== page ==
July the 4th – American Independence Day – and the date on which I first saw my then-favourite rock band Status Quo live in concert.
The year was 1984, and although it wasn’t my first gig (Saxon in 1982 had that particular honour, and I had also seen Gillan, Thin Lizzy and Y&T since them) Quo’s gig at the Showering Pavillion in Shepton Mallet was the biggest venue so far.
Billed as the “End Of The Road”, the band’s sixty-nine date 1984 tour was advertised as their last, with only recording supposed to happen following the tour’s end. It was as far as I was concerned at the time, therefore, to be the first and last time I would get to witness the band live.
History shows that once the 1984 line-up of guitarist / vocalist Francis Rossi, guitarist / vocalist Rick Parfitt, bassist / vocalist Alan Lancaster, keyboardist Andrew Bown and drummer Pete Kircher had effectively disbanded once the tour (and 1985’s brief Live Aid appearance) was over Quo would regroup with a different line-up, notably without the participation of Lancaster who Rossi felt unable to work with anymore.
Continuing a trend set on their 1979, 1981 and 1982 tours, there was no support band on this trek – which was something of a surprise to me as all previous concerts I had attended had support acts – as have the vast majority since.
Not sure how I got to Shepton Mallet from my Bristol home and back again – but suspect it was the taxi of Mum and Dad that was good enough to help me out – and I think I may well have gone with a mate from school, but again the detail is somewhat lost in the mists of time.
What I am sure about, though, is the excitement of seeing the Quo in the flesh for the first time, the house lights going down and Parfitt ripping into the opening of “Caroline”.
I had no inkling of the tensions and strife within the band, or the substance abuse that has subsequently been revealed. It didn’t show once the band were on stage. This may not have been the “frantic four” or in truth been as good technically as the later “Quo lite” band of the late 80s, but they were loud, and they were heavy too – no “Marguerita Time” in the set in those days!
One of my personal favourites – “Don’t Drive My Car” was excellent, the original medley (known as the “Milton Keynes Medley” once a recording of it taken from the final gig of the tour was subsequently released as B-side to 1986’s “Red Sky” 12″ single) was fabulous, the always welcome “Roadhouse Blues” and the full-length “Bye Bye Johnny” as encore closer – I do wish that was still the case instead of the snippet the band plays these days.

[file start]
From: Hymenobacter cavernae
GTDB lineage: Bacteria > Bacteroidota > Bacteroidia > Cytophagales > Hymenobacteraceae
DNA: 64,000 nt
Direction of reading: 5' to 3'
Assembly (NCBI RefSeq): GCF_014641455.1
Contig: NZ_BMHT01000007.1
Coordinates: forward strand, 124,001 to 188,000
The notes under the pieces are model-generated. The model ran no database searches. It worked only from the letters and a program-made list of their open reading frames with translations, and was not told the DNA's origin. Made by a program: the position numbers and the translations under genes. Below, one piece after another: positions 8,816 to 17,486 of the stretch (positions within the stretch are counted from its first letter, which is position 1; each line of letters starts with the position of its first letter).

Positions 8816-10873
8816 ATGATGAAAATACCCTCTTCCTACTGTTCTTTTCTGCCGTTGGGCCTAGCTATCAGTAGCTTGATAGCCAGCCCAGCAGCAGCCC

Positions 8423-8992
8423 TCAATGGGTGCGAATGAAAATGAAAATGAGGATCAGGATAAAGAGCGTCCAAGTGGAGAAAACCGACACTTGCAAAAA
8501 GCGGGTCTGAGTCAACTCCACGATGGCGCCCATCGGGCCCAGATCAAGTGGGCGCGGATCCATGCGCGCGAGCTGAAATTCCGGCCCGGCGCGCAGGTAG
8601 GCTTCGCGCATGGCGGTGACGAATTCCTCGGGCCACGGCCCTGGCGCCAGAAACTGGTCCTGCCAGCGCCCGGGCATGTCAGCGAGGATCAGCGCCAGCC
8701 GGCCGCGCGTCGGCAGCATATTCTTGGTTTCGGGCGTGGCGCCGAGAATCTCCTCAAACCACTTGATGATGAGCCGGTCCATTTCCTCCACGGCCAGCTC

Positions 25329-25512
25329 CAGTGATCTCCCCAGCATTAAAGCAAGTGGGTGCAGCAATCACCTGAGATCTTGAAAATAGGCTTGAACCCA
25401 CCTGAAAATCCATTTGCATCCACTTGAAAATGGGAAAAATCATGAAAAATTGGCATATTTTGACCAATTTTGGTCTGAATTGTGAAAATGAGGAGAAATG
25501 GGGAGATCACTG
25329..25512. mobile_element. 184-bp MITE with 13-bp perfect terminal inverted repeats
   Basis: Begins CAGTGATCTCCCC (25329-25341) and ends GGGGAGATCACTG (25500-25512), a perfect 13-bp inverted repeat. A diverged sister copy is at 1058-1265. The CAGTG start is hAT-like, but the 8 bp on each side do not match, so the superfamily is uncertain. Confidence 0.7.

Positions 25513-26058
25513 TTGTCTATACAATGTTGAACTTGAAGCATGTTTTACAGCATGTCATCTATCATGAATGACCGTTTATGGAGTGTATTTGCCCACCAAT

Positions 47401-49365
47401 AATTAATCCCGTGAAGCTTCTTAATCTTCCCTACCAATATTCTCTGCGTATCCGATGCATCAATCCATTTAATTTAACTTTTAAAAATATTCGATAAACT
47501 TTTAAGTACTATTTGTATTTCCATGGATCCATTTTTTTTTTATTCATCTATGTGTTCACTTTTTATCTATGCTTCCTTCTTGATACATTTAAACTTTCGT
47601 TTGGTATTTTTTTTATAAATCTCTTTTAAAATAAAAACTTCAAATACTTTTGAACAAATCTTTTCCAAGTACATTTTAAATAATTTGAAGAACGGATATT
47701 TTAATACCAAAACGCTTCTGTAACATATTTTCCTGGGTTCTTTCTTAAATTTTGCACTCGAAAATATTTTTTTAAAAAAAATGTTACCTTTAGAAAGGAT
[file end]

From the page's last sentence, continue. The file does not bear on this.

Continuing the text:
Best of all, though, was “Forty-Five Hundred Times” which lasted around seventeen minutes. An endurance test for the casual fan of the band maybe, but absolutely glorious to me!
Simply a fantastic gig from a fantastic band (and, as it turned out, only the first of many through the years)…
1. Caroline / 2. Paper Plane / 3. Roll Over Lay Down / 4. Backwater / 5. Just Take Me / 6. Little Lady / 7. Don’t Drive My Car / 8. Whatever You Want / 9. Medley: a. Mystery Song / b. Railroad / c. Most Of The Time / d. Wild Side Of Life / e. Again And Again / f. Slow Train / 10. Hold You Back / 11. Rockin’ All Over The World / 12. Over The Edge / 13. Dirty Water / 14. Forty Five Hundred Times / 15. Big Fat Mama / 16. Don’t Waste My Time / 17. Roadhouse Blues / 18. What You’re Proposing / 19. Rain / 20. Down Down / 21. Bye Bye Johnny
1, 3 and 14 originally from “Hello!” (1973) / 2, 15, 16 and 17 originally from “Piledriver” (1972) / 4, 5 and 9f originally from “Quo” (1974) / 7, 12 and 18 originally from “Just Supposin’…” (1980) / 8 originally from “Whatever You Want” (1979) / 9a and 19 originally from “Blue For You” (1976) / 9b originally from “Dog Of Two Head” (1971) / 9c, 20 and 21 originally from “On The Level” (1975) / 9d originally a single release (1976) / 9e originally from “If You Can’t Stand The Heat…” (1978) / 10, 11 and 13 originally from “Rockin’ All Over The World” (1977)